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The self-enforcing dynamics of crime and protection

Eva Kløve and Halvor Mehlum ()
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Eva Kløve: Financial Mechanism Office, EEA & Norway Grants

Journal of Peace Research, 2022, vol. 59, issue 5, 742-755

Abstract: This article presents a model describing a symbiotic relationship between criminals and a partnership of protection providers, called the Firm. The partners of the Firm earn profits as they have market power in the supply of protection. The Firm recruits its new partners among criminals. As a result, the prospect of graduating to the Firm adds an incentive for violent crime. The result is a violence multiplier where more violence increases the profits to the partners of the Firm, in turn contributing to the incentive for violence. The violence multiplier also generates an incentive for the protection providers to welcome new partners, even though new partners dilute the profits. The model combines elements from contest theory and rent-seeking theory but, nevertheless, generates results that are in contrast to standard results from the rent-seeking literature. For example, due to the interdependence between protection providers and criminals, a decrease in the cost of violence increases violence more than pari passu and increases the value of being a criminal. Also, tougher competition between criminals may benefit all of them. The empirical relevance of key elements of this framework are confirmed by exploring unique data on incarcerated youth in South Africa. The empirical results confirm a hierarchical gang structure and indicate that this structure does indeed promote violence.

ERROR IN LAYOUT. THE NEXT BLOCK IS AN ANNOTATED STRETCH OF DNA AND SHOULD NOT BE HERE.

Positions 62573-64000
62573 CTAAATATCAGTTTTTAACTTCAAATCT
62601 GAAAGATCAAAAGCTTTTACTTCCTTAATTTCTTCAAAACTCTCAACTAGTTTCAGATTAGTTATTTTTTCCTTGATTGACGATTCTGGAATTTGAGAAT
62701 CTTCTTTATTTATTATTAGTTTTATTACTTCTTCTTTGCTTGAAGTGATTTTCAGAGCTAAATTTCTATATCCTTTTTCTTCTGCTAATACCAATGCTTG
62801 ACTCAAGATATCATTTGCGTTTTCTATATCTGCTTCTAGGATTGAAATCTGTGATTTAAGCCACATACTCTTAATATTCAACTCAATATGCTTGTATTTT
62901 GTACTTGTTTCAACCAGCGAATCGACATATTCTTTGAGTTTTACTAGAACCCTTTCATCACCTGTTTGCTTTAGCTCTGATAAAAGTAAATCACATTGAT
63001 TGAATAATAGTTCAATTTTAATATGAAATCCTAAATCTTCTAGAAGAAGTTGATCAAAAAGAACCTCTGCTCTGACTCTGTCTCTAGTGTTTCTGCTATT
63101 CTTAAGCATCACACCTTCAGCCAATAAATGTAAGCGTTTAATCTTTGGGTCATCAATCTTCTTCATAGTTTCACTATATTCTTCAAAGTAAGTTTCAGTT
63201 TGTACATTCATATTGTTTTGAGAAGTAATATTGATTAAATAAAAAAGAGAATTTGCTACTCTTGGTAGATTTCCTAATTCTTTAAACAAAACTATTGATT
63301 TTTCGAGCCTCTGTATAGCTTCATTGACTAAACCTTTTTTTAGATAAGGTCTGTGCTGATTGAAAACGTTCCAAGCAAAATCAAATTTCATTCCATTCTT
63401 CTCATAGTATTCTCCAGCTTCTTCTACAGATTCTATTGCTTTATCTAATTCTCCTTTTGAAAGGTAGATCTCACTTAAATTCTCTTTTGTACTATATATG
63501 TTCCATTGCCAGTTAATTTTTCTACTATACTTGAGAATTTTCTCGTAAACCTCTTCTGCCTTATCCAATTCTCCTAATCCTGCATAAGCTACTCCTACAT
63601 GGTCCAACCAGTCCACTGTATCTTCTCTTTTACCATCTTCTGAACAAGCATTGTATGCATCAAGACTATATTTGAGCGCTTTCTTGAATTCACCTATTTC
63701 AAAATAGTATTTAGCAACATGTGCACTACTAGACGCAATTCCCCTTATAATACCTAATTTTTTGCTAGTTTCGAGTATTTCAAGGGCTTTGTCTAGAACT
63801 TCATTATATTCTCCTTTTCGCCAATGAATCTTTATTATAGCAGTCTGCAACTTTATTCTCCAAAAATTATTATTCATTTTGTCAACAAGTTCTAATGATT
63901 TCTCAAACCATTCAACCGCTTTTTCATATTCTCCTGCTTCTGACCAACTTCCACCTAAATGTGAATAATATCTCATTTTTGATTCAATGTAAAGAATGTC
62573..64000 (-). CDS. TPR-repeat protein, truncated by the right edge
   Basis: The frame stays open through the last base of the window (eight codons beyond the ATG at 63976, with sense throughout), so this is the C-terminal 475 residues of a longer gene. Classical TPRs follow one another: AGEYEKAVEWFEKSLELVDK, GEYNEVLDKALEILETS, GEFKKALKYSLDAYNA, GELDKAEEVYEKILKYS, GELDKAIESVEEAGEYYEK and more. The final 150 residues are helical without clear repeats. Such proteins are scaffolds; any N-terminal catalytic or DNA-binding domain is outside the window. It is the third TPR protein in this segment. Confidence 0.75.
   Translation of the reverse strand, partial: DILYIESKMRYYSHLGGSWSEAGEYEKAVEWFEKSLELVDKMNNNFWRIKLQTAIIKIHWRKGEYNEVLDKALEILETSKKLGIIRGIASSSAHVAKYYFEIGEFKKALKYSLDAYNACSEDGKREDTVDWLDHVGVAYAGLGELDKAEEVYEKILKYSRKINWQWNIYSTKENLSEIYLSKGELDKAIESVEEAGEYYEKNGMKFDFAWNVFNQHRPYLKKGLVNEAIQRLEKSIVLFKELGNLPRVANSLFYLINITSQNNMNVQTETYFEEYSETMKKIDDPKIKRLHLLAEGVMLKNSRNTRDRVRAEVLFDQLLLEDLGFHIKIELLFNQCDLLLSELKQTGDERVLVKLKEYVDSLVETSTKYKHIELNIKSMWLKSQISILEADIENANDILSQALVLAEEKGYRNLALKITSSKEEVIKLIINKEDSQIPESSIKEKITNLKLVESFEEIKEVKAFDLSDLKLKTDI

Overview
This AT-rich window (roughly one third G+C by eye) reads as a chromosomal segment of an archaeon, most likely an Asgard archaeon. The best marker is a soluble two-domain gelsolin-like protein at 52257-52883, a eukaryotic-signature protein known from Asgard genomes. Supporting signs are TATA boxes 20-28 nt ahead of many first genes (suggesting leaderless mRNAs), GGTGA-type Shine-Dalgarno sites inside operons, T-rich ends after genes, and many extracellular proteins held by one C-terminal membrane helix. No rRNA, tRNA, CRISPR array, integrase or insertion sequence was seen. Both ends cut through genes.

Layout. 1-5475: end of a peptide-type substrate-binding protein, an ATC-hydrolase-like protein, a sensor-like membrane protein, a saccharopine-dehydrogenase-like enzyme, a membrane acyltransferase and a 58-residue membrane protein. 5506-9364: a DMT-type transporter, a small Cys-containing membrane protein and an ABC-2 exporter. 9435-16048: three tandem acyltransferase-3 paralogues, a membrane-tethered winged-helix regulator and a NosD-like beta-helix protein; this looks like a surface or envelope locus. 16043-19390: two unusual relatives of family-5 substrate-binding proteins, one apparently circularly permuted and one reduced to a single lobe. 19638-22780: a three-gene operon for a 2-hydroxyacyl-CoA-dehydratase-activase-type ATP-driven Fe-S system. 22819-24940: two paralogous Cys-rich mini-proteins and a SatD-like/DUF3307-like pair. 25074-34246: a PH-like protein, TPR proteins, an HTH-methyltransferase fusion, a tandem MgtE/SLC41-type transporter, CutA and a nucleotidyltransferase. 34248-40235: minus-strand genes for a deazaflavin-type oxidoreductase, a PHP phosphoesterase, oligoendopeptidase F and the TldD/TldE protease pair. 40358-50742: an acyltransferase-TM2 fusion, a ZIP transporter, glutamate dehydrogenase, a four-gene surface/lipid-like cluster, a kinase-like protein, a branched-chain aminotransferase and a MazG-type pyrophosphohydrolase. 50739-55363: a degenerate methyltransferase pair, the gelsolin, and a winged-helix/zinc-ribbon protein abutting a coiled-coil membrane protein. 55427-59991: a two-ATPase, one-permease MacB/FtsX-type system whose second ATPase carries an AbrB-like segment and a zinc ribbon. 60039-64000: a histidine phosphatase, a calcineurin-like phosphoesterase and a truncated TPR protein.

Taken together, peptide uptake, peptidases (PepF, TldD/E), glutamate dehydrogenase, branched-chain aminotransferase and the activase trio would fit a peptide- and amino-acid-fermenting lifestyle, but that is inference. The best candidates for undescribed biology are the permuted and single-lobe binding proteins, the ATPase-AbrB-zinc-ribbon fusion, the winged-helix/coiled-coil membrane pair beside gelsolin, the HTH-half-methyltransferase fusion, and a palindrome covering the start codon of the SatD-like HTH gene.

Keywords: gangs; organized crime; South Africa; stationary bandits; violence; youth offenders (search for similar items in EconPapers)
Date: 2022
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DOI: 10.1177/00223433211064801

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